Losing my life line

jeudi, le 01 octobre 2009

What a party! In celebration of her 50th birthday, The Jeweller pulled out all the stops. The garden was bathed in flaming torchlight, beautiful bunches of St Joseph Lilies were everywhere to be seen. Smartly dressed waiters walked around with trays of flutes filled with the driest of French Champagne. Then the snacks where handed round. An endless stream of the tiniest, bight-size delicacies.

My Witty Friend was the instigator of the party. She lives in a town about a two hour flight away, but her husband’s illness prevented her from making the trip. He’s not doing well at all. In fact, I think the end of his suffering is near. The Jeweller tells me that she has strict instruction from My Witty Friend. In her absence, I should have her quota of wine for the evening as well.

I seek out some old varsity friends. The wine flows, the snacks are devoured and the years that lie between us, are talked away until it feels like we are again sitting around a table in the quaint, leafy town where we attended varsity. Except back then the wine was much cheaper and the snacks were primarily crisps and peanuts. Only on very special occasions we may have had some dips to go with the crisps. But the chatter and the laughter is still the same. Thinking of My Witty Friend, I take another glass of red wine from the tray.

This morning I pressed the snooze button on my alarm clock many more times than I could afford. Waking up after an evening of drinking for two was not going to be easy. Clearing my head was not going to be possible.

I drag myself to my laptop and stare at the screen through the steam coming from the tea cup in my hands. No mail is downloading. This is too good to be true, the hangover gods must be on my side. But then I realise no mail is going out either. Then I discover that I have no connection to cyber space.

I make a frantic phone call to my service provider. All is in order. I make a frantic phone call to my ADSL supplier. Nothing is in order. There have been road works to some major throughway not far from where I live and the cables have been damaged. Sorry. No telling when they will be repaired. I stutter a few buts, try to explain about deadlines that I need to meet. I get told to check every half hour or so. I can tell my appeals are falling on deaf ears. Without bothering to explain about my pounding head, I put the phone down. I stare at my screen in disbelief.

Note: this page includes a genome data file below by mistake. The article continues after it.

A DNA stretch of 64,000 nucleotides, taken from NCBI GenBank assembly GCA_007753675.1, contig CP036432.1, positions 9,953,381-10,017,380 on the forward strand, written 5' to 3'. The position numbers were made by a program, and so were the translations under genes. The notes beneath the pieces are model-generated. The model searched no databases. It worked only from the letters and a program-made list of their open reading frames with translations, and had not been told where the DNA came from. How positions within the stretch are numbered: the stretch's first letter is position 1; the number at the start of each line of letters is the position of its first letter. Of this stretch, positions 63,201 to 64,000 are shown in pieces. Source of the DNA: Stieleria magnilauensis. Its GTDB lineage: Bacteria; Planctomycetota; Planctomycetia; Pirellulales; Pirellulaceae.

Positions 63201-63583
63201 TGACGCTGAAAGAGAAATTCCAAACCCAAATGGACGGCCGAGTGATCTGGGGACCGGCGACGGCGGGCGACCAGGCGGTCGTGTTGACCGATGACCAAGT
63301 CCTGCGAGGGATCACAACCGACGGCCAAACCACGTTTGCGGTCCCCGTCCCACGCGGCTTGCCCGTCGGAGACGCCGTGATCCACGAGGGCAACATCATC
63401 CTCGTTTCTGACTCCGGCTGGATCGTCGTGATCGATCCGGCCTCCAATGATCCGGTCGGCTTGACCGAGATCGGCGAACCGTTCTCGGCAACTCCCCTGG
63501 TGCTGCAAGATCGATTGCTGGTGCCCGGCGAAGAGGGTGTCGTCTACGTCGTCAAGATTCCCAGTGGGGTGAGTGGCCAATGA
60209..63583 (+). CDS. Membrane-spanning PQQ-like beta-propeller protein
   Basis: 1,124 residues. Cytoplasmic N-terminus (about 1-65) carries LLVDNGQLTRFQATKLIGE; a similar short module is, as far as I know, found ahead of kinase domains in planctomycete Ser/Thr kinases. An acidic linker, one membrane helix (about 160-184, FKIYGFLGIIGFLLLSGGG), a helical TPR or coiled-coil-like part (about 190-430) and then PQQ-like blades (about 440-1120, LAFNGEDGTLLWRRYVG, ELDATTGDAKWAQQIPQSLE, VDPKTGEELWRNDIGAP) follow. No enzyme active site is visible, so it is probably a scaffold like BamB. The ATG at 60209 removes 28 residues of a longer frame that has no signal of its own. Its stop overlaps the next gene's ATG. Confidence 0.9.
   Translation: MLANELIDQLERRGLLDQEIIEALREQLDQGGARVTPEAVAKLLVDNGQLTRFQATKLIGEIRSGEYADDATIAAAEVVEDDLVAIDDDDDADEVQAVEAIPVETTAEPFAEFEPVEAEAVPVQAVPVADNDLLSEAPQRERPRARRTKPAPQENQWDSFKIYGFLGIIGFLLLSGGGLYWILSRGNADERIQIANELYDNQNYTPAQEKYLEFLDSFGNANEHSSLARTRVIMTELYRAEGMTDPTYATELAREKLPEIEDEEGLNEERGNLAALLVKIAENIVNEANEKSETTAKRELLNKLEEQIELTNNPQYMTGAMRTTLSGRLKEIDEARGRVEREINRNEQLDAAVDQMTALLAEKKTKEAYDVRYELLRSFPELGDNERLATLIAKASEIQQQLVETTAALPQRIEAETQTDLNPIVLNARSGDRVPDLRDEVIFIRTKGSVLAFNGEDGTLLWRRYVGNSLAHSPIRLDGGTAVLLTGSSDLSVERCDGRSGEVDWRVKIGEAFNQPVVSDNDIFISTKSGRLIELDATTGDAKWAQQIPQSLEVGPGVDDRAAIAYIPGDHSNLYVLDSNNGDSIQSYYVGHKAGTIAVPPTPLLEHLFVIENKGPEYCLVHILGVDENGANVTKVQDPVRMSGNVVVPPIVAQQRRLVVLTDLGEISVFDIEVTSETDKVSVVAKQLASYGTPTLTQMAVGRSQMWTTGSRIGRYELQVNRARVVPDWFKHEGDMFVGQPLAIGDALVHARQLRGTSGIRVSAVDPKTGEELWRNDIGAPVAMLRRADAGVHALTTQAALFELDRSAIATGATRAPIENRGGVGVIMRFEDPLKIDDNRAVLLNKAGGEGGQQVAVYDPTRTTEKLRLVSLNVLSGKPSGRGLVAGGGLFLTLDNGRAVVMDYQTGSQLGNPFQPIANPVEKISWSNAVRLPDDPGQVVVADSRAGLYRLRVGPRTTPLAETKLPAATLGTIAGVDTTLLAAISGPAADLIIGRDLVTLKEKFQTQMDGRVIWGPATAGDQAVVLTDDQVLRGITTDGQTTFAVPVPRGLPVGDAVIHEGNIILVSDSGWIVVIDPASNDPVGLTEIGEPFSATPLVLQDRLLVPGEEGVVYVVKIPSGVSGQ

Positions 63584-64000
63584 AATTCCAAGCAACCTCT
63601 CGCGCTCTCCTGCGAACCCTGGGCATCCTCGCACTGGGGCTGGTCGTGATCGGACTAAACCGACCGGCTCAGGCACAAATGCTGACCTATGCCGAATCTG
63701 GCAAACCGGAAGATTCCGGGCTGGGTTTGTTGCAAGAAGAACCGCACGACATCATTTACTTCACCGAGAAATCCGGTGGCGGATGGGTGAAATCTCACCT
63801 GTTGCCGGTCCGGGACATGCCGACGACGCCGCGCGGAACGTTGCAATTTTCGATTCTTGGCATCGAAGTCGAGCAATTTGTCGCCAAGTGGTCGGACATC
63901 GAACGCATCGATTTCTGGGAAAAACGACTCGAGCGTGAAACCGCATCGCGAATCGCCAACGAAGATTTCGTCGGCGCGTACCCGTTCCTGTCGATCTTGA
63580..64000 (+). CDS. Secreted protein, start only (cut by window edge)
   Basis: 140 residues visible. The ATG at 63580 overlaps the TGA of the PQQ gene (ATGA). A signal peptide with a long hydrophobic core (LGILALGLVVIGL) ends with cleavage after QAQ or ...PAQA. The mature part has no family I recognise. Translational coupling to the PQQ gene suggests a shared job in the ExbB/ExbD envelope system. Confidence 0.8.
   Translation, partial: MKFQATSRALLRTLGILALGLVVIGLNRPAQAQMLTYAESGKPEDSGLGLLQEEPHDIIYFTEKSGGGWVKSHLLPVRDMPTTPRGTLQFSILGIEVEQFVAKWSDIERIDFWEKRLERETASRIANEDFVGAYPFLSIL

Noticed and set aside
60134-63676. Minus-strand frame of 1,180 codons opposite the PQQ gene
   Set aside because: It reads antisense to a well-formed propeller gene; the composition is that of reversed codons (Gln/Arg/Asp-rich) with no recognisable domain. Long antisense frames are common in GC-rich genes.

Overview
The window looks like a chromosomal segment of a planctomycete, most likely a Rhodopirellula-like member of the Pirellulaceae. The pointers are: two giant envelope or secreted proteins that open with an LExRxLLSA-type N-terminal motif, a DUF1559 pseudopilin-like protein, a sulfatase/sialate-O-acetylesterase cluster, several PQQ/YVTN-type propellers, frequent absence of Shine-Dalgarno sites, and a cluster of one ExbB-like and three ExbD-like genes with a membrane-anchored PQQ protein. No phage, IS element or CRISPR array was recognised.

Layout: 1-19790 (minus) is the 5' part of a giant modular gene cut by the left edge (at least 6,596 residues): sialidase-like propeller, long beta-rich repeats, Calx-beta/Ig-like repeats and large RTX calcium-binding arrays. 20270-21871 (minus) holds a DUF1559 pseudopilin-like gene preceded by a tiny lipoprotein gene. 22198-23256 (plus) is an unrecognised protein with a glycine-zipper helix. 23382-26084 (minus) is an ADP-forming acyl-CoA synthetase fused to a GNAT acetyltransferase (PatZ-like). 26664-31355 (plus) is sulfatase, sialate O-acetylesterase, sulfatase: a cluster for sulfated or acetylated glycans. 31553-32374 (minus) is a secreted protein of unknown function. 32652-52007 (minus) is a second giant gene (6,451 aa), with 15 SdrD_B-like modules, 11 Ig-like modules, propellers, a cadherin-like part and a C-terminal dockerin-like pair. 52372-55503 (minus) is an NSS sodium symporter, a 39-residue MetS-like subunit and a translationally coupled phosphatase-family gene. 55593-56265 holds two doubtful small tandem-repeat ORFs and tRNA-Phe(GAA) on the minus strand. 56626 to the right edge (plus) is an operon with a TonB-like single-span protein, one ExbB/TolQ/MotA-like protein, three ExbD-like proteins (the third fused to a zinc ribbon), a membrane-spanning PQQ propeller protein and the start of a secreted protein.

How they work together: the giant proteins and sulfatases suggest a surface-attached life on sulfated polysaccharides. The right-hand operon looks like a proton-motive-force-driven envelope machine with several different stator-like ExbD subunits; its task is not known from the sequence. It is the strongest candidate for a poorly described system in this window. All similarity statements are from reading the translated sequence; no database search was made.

I open a report I need to write. I battle to find the words through the red wine haze in my head. I have some more tea. I make something to eat. I stare at the screen. I start typing, but use the backspace key a lot. Eventually I make some progress.

Driving to the office late this afternoon with the finished report saved on a memory stick, I realise just how dependent I have become on the line that connects me to the outside world. Not only to earn my daily bread, but also for recreation.

Walking The Princess helps to clear my head. But I’m delighted when we bump into her best friend. All the ball throwing and ball picking up with a fuzzy head was becoming tedious.

I linger longer than usual with The Princess while she has her supper. I feed the fish and water some plants. Back at my desk I check my line to the outside world again. A solid green light appears on my router, mails start tumbling into my inbox, the remains of my hangover drift out the door. Delighted I pour myself a glass of wine and start bashing away at my keyboard.

(Our barge broke down on our trip through the South of France last year, a few hundred meters from a restaurant with really fantastic food. The wine, however, more resembled the cheaper variety we used to drink in our varsity days.)

1 comment:

  1. I relate to your story. Those slow start mornings and the frustration when technology conspires against you!!